Saturday, April 10, 2010


For Christians, April 11 is the first Sunday after Easter.  But, in the Holy Land, the calendar reminds us, it is also Holocaust Remembrance Day, Yom HaSho'ah…a time to recall in sorrow man's capacity for evil.  At noon, the sounds of sirens will mix with those of church bells around Jerusalem.  And, as the confusing cacaphony subsides, a now-old cry - "Never again!" – will echo through suddenly silent streets and alleys…leaving us to wonder:  What we to make of those words?  What are we to do with them?
In Fatal Embrace, Mark Braverman draws our attention to the Holocaust and to the "parallel crises" that face us in its wake – as Jews and as Christians.  The Jewish crisis, he says, is the struggle to untangle the exclusivist narrative of a chosen people from the universal moral/ethical message of the prophets.  The Christian crisis entails the struggle to rid the church of millennia of anti-Jewish bias in its teachings.
"What anti-Jewish bias?" some ask.  Consider today's Gospel.  Why were "the doors of the house where the disciples had met… locked?"  They were locked "for fear of the Jews;" not the Romans…the Jews.  And why were the Jews to be feared?  Consider our reading today from Acts.  The Apostles had begun preaching in the name of Jesus around Jerusalem and in the Temple itself.   It got them arrested…here a second time.  And in his questioning of them, the high priest's voice rises to anger pitch: "We gave you strict orders not to teach in this name, yet here you have filled Jerusalem with your teaching and you are determined to bring this man's blood on us."
That is the infamous "blood libel" that, from the beginning, gave rise to anti-Semitism.  It was, we were told again and again, the Jews who killed Christ.  His blood was on their hands and, for that, they were to be dispersed and despised for all time. 
That libel festered as a darkness in the heart of European Christianity over the centuries.  For years, I lived in its shadow…in Munich, just a few miles from Dachau and a few more from Oberammergau, where every Lent John's Passion was played out by hooked-nosed actors shouting "Crucify him!  Crucify him!"…and in Krakow, just an hour's drive from Auschwitz where such anti-Semitism culminated in the Holocaust.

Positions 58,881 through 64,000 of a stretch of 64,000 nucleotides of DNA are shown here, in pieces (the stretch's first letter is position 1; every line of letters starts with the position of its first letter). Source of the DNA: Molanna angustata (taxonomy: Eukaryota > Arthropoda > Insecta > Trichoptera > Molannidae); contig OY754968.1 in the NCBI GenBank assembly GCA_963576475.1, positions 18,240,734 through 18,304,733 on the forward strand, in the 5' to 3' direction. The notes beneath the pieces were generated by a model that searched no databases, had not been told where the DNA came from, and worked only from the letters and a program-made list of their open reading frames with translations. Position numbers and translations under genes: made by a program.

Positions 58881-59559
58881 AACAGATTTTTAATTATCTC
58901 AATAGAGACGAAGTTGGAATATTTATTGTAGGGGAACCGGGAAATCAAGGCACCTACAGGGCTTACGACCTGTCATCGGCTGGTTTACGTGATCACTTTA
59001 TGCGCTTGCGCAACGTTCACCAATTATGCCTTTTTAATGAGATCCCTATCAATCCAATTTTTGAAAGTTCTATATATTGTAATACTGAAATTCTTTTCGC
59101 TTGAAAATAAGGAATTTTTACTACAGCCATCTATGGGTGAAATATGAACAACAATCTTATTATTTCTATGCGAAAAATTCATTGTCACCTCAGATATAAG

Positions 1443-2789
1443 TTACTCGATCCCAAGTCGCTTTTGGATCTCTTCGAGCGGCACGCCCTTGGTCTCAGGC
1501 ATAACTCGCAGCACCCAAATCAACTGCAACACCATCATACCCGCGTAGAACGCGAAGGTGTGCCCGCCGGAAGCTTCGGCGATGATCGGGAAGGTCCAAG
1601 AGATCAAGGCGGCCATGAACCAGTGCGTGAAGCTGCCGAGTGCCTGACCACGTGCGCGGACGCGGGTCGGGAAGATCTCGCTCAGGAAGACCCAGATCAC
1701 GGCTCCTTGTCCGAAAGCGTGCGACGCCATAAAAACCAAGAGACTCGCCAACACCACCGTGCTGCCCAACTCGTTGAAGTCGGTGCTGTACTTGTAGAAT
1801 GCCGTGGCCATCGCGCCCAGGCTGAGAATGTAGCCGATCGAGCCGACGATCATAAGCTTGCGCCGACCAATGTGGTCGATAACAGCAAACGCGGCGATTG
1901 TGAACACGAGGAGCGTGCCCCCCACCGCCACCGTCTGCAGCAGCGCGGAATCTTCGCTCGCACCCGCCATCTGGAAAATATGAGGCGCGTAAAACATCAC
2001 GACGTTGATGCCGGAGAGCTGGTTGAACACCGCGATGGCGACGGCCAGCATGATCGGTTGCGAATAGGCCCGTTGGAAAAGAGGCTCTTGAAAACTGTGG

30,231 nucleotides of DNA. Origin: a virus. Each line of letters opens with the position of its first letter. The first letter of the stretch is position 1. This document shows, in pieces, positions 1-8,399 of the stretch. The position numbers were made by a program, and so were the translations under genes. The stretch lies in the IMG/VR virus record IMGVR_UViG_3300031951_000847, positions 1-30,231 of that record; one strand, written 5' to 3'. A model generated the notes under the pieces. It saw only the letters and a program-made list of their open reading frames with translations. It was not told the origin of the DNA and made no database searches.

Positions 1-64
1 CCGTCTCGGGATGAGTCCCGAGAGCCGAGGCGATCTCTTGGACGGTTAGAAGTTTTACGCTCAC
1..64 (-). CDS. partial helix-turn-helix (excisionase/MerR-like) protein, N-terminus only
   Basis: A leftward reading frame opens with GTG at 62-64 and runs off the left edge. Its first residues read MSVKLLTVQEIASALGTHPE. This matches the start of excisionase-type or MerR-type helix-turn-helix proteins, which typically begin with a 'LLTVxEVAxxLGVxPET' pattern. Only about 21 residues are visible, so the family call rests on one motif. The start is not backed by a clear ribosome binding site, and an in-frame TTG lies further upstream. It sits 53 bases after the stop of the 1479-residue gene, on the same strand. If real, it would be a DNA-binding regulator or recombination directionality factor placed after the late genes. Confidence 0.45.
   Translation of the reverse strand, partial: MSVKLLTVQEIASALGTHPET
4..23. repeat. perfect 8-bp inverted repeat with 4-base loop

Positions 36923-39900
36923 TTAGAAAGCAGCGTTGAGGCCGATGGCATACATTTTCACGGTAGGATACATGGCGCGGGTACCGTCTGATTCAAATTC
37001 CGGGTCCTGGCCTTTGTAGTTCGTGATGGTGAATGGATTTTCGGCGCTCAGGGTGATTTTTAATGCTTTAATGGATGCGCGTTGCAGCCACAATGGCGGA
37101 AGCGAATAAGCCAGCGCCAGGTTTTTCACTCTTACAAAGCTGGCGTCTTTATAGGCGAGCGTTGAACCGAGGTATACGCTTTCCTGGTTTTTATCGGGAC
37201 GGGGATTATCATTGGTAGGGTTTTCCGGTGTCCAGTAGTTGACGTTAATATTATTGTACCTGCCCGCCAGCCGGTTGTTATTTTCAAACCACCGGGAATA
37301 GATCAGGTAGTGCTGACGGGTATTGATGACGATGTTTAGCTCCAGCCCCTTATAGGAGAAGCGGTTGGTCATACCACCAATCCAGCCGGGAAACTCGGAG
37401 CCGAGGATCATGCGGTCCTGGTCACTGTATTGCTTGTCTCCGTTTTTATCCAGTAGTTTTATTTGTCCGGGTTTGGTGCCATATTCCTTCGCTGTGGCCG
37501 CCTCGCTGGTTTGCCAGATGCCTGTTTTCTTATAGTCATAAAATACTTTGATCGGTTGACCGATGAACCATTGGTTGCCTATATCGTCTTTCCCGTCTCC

The uniqueness of the Holocaust lies not just in the magnitude of the crime, the horror of which has indelibly stamped a sense of insecurity and victimhood on the souls of Jews, but also in the nature of the discontinuity – the break – it represents in the Christian experience of anti-Semitism.  The subsequent sense of guilt among Western Christians has been profound.
In neither instance – the fear or the guilt – have the consequences always been healthy.  They have given rise to the "parallel crises" that Braverman contends cloud our vision of current realities in the Holy Land and prevent frank discussion of the day-to-day injustices inflicted upon Palestinians there.  They are, he adds, crises that must be addressed within our separate traditions – the theme of justice voiced by the prophets and of love embodied by Jesus.  That, he says, may take longer for Jews than Christians.  But, he adds, "Don't wait for us.  You work on your problem.  We'll work on ours."
So what is the Christian problem in this regard?  It is that the have not really addressed – not historically nor theologically – the anti-Judaism in John and Acts and Paul; it is also how, over the centuries, that failure – that sin of omission – warped into the anti-Semitism that led to the Holocaust. 
Since the Holocaust, christians have swept the facts of early church history under the rug, preferring instead new theological stratagems designed to stress the continuities between Judaism and Christianity, between the Old Testament and the New – stratagems that, in their guilt-ridden enthusiasm, blur the discontinuities and reduce Jesus to but one in a long list of Jewish prophets.  Anti-Semitism has been replaced by fawning philo-Semitism.  Jews – and by extension, Israel – can do no wrong.